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HARMAR COAL COMPANY. APPEAL JOSEPH P. CONNORS (09/02/88)

filed: September 2, 1988.

IN RE HARMAR COAL COMPANY. APPEAL OF JOSEPH P. CONNORS, SR., DONALD E. PIERCE, JR., WILLIAM MILLER, WILLIAM B. JORDAN AND PAUL R. DEAN, AS TRUSTEES OF THE UNITED MINE WORKERS OF AMERICA 1950 PENSION PLAN, 1950 BENEFIT PLAN, 1974 PENSION PLAN, AND 1974 BENEFIT PLAN, COLLECTIVELY KNOWN AS THE UMWA HEALTH AND RETIREMENT FUNDS


Appeal from the Order entered in the Court of Common Pleas of Allegheny County, Civil Division at No. G.D. 85-7452.

COUNSEL

Michael D. Bedrin, Pittsburgh, for amicus curiae, Com. of Pa., Dept. of Environmental Resources.

Thomas M. Zwilling and Edwin J. Strassburger, Pittsburgh, for H. Yale Gutnick, Receiver and Harmar Coal Co.

Jeffrey T. Morris, Pittsburgh, for appellants.

Cirillo, President Judge, and Beck and Popovich, JJ.

Author: Popovich

[ 384 Pa. Super. Page 329]

This is an appeal from the order of the Court of Common Pleas of Allegheny County denying a petition to compel partial distribution of assets by the appellants, Trustees of the United Mine Workers Association Health and Retirement Funds.*fn1 We affirm in a case of first impression.

The facts are not in dispute and reveal that a complaint in equity was filed by Consolidated Coal Company, one of the two shareholders in Harmar Coal Company (Harmar), on April 29, 1985, seeking the appointment of a receiver to wind-up the affairs of Harmar pursuant to the applicable Pennsylvania Business Corporation Law, 15 P.S. ยง 1001 et seq. By order dated May 3, 1985, a receiver was named, and he began the task of liquidating Harmar's assets and running the business until it was completed.

It was not until the receiver had presented his third partial accounting for approval to the lower court that the Trustees, in August of 1987, filed a Motion to Compel Partial Distribution of Funds pursuant to Pennsylvania Rule of Civil Procedure 1534(c), which provides in pertinent part that:

The court at any time may order a partial distribution of money or property in settlement of claims . . . .

Objections to the Motion were filed by the receiver, the Pennsylvania Department of Environmental Resources (DER) and Harmar Township. After oral argument, and in consideration of the Stipulation of Facts and other filings, the lower court denied the Trustees' Motion (for unpaid contributions due the Funds pursuant to a collective bargaining agreement to which Harmar was a signator) as a general unsecured pre-receivership claim, not entitled to preference in payment. The lower court further concluded that the expenses incurred by the receiver, in attempting to comply with the environmental laws of Pennsylvania, were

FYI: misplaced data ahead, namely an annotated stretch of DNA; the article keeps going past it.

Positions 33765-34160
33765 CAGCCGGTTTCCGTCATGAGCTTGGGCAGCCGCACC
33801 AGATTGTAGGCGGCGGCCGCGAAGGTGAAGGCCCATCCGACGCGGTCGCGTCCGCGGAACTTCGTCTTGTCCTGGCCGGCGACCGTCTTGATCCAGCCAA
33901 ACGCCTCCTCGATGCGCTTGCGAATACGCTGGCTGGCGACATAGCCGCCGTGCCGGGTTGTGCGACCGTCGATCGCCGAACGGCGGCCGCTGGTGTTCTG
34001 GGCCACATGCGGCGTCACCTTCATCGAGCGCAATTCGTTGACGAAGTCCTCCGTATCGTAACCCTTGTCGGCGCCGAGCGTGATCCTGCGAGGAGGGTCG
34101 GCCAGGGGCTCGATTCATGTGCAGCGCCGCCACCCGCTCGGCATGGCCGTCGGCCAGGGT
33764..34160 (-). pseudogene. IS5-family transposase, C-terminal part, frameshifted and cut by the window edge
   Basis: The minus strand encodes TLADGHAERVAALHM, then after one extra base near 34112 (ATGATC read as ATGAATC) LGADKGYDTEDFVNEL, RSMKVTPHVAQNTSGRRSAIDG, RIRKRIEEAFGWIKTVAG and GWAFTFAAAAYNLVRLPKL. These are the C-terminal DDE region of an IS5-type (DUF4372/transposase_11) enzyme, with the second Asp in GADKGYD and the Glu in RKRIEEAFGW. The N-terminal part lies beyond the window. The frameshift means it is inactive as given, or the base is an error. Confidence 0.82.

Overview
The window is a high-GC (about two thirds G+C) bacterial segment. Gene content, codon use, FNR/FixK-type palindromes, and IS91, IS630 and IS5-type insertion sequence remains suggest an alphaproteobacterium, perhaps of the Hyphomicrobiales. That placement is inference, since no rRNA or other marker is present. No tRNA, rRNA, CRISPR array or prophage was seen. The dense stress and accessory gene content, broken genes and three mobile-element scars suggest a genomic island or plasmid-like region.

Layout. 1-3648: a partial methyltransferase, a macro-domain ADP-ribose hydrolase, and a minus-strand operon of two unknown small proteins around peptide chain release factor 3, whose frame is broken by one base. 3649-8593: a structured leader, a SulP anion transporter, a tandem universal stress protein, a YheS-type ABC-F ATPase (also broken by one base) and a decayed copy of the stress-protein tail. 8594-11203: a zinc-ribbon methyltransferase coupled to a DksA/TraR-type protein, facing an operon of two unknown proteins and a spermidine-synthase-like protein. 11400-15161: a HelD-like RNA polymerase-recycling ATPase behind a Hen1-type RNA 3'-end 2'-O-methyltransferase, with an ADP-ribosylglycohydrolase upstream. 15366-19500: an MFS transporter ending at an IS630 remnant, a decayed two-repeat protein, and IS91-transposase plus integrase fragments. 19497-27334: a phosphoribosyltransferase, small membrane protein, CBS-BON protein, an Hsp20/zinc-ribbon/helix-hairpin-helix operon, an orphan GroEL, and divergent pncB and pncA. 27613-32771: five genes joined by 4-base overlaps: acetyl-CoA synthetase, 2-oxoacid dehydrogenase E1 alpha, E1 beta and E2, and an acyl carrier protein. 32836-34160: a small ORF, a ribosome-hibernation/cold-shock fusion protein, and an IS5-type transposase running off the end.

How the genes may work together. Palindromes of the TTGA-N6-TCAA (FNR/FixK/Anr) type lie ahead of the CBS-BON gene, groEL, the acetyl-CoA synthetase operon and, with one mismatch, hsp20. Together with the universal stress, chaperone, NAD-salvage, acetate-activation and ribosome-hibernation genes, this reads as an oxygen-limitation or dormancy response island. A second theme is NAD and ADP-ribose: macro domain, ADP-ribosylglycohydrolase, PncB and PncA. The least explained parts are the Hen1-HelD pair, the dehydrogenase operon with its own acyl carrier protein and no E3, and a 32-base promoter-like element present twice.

[ 384 Pa. Super. Page 330]

    entitled to an administrative expense status, and, as such, took priority over the claim of the Trustees. This appeal followed.

The Trustees raise three (3) issues for our consideration which, when synthesized, center upon whether the cost of environmental clean-up by the receiver, on behalf of Harmar, is entitled to priority status as an administrative expense.

All parties agree that the issue at hand has yet to be decided by an appellate court in this Commonwealth. However, before addressing the merits of the issue raised, we find it necessary to determine whether the order appealed is a final one for appellate purposes. This is so despite the fact that no one challenges the appealability of the order in question, a matter into which we have the authority to inquire sua sponte. See Turner v. May Corp., 285 Pa. Super. 241, 245 n. 2, 427 A.2d 203, 204 n. 2 (1981).

Although one may argue that the Trustees, being listed as creditors of Harmar, have a protected right to receive reimbursement for the monies claimed, the fact remains that the expenditures made and to be made by the receiver, to remedy the environmental faux pas by Harmar, will deplete, or even entirely consume, whatever funds are at the receiver's disposal for distribution to creditors.

In this sense, whether priority is to be accorded the Trustees' claim is a right too important to be denied review until Consolidated Coal Company's complaint in equity, seeking a winding-up of the business affairs of Harmar, has run its procedural course. See Cohen v. Beneficial Industrial Loan Corp., 337 U.S. 541, 546-547, 69 S.Ct. 1221, 1225-1226, 93 L.Ed. 1528 (1949); Bell v. Beneficial Consumer Discount Co., 465 Pa. 225, 228, 348 A.2d 734, 735 (1975). To wait for such a point in the winding-up process to permit an appeal would require one to face, as noted by the Trustees at page 8 of their brief, "the likelihood that the remaining funds held by [the receiver] would be dissipated

[ 384 Pa. Super. Page 331]

    if a partial distribution w[ere] not ordered."*fn2 We see no need to do so in the case at bar, and, thus, we find the order appealed final since it places the Trustees out of court as to their request for a partial distribution of Harmar's assets, and to require the litigant to await the completion of the winding-up process to lodge any complaints to whatever distribution may be forthcoming ...


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